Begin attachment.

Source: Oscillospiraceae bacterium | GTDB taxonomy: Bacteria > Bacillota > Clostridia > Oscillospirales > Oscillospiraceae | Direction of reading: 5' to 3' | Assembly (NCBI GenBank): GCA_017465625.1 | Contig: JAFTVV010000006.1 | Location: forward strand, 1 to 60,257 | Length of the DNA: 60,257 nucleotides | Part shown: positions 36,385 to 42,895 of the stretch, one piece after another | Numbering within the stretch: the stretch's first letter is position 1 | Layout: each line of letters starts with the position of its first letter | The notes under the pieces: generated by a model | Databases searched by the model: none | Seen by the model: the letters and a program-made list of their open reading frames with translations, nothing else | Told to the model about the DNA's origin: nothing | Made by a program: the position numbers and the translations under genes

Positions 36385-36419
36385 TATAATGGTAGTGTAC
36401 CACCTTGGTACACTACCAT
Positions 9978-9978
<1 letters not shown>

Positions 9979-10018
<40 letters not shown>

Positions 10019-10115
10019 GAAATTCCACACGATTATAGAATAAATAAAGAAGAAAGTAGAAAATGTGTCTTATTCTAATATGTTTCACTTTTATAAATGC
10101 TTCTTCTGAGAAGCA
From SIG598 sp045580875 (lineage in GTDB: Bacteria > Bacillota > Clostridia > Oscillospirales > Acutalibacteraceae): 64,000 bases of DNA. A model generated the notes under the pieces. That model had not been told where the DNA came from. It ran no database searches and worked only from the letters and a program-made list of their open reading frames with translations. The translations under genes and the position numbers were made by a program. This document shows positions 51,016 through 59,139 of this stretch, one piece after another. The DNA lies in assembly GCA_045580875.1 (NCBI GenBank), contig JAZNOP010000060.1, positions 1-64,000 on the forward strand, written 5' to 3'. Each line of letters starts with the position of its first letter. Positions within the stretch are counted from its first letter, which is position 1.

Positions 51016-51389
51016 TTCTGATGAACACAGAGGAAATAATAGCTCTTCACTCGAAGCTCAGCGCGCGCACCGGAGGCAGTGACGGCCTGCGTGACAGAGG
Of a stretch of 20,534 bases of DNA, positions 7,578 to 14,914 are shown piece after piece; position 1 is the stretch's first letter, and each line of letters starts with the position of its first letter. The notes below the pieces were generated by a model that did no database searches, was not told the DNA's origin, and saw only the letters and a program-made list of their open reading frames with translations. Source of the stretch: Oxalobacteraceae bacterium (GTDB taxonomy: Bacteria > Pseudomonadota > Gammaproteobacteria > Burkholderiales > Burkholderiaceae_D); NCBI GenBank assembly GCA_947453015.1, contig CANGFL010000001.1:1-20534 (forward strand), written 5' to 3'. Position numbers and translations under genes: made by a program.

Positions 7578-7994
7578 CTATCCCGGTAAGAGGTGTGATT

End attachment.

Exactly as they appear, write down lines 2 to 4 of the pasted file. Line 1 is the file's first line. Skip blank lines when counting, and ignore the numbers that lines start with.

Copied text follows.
Positions 36385-36419
36385 TATAATGGTAGTGTAC
36401 CACCTTGGTACACTACCAT